Skip to main content

Using professional standards to inform information literacy work

Bedford, David (2015) Using professional standards to inform information literacy work. In: LILAC 2016 - Librarians' Information Literacy Annual Conference, 21-23 Mar 2016, Dublin, Ireland. (Unpublished) (KAR id:56180)

Microsoft PowerPoint (PowerPoint with notes) Presentation
Language: English


Creative Commons Licence
This work is licensed under a Creative Commons Attribution 4.0 International License.
Download (2MB)
[img]

Abstract

ABSTRACT: Many university courses are funded or accredited by professional bodies who set out their requirements for the teaching and learning associated with the course. In the case of the health and medicine sectors, these requirements often encompass aspects of information literacy (General Pharmaceutical Council, 2011; HCPC, 2014; NMC, 2010). Key aspects covered include gathering information from varied sources, appraising the quality of evidence, disseminating new information and the application of information to professional practice. These same bodies also set out standards of conduct for their members, some of which also reference information literacy concepts (HCPC, 2008; NMC, 2015). Students are normally required to abide by these standards of conduct during their course and are made fully aware of the importance of abiding by them after graduation. The Royal College of Nursing appears to be the first of these professional bodies to publish a detailed set of competencies for their members specifically around the area of information literacy (RCN, 2011).

Practical methods of using these standards in face-to-face sessions with undergraduate students have included:

• Demonstrating the value of resources outside of the students’ usual comfort zone when it comes to information sources – specifically promoting the use of resources written for other professions to student paramedics.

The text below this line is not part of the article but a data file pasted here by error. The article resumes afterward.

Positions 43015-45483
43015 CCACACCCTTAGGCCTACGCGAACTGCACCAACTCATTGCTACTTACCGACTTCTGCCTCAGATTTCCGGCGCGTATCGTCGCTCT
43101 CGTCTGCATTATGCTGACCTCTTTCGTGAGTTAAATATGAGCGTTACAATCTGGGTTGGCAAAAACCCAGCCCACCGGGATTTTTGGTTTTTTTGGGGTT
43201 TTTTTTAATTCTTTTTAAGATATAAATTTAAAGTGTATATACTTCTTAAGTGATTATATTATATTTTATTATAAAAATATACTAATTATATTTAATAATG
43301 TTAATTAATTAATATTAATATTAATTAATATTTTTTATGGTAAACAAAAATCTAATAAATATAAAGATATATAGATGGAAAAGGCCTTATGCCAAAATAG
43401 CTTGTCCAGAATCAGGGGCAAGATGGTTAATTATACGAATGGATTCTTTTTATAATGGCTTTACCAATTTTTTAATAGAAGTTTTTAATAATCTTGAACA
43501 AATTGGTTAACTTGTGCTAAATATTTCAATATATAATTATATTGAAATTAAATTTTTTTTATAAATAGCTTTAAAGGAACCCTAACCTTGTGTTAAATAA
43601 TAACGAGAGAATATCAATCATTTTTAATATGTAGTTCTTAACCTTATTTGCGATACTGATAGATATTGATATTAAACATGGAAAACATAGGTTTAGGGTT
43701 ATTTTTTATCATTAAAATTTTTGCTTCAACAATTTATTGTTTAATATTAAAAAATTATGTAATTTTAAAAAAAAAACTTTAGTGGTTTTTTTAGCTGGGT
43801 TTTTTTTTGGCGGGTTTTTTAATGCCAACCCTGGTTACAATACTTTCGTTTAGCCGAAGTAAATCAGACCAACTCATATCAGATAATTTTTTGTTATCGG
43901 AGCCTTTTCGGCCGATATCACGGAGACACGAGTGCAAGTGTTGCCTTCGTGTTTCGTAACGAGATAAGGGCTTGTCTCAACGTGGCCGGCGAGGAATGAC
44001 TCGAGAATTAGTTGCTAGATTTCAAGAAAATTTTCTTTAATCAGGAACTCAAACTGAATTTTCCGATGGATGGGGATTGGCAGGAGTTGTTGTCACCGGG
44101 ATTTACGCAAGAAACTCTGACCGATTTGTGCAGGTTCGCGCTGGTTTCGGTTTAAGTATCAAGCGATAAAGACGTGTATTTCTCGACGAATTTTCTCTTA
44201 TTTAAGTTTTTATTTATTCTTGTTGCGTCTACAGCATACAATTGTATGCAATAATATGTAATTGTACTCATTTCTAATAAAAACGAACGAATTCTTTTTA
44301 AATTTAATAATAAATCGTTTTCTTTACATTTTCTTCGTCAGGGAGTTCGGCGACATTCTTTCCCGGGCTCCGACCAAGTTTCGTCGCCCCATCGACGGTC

The sessions which have been developed as a result of investigations into requirements and standards have been well evaluated, with positive outcomes reported by academic staff which show that students have applied what they have learned.

Although the focus of the paper is on health and medical education, other professions have standards and requirements which could – and perhaps should – be used in similar ways.

Abstract references

HCPC (2008) HCPC standards of conduct, performance and ethics. London: Health and Care Professions Council. Available at: http://www.hcpc-uk.org/publications/standards/index.asp?id=38. (Accessed 9th Nov 2015).

NMC (2010) Standards for pre-registration nursing education. London: Nursing and Midwifery Council. Available at: http://www.nmc.org.uk/standards/additional-standards/standards-for-pre-registration-nursing-education/. (Accessed 9th Nov 2015).

RCN (2010) Principles of nursing practice. Available at: https://www.rcn.org.uk/development/practice/principles (Accessed 9th Nov 2015).

RCN (2011) Competences. Finding, using and managing information: nursing, midwifery, health and social care information literacy competencies. London: Royal College of Nursing. Available at: http://www.rcn.org.uk/development/publications/publicationsA-Z (Accessed 9th Nov 2015).

Item Type: Conference or workshop item (Paper)
Uncontrolled keywords: Information literacy, health professions, higher education, libraries
Subjects: L Education > LB Theory and practice of education > LB2300 Higher Education
Z Bibliography. Library Science. Information Resources > Z665 Library Science. Information Science
Divisions: Central Services > Information Services
Central Services > Universities at Medway
Depositing User: David Bedford
Date Deposited: 29 Jun 2016 13:09 UTC
Last Modified: 29 May 2019 17:32 UTC
Resource URI: https://kar.kent.ac.uk/id/eprint/56180 (The current URI for this page, for reference purposes)
Bedford, David: https://orcid.org/0000-0002-5356-9503
  • Depositors only (login required):

Downloads

Downloads per month over past year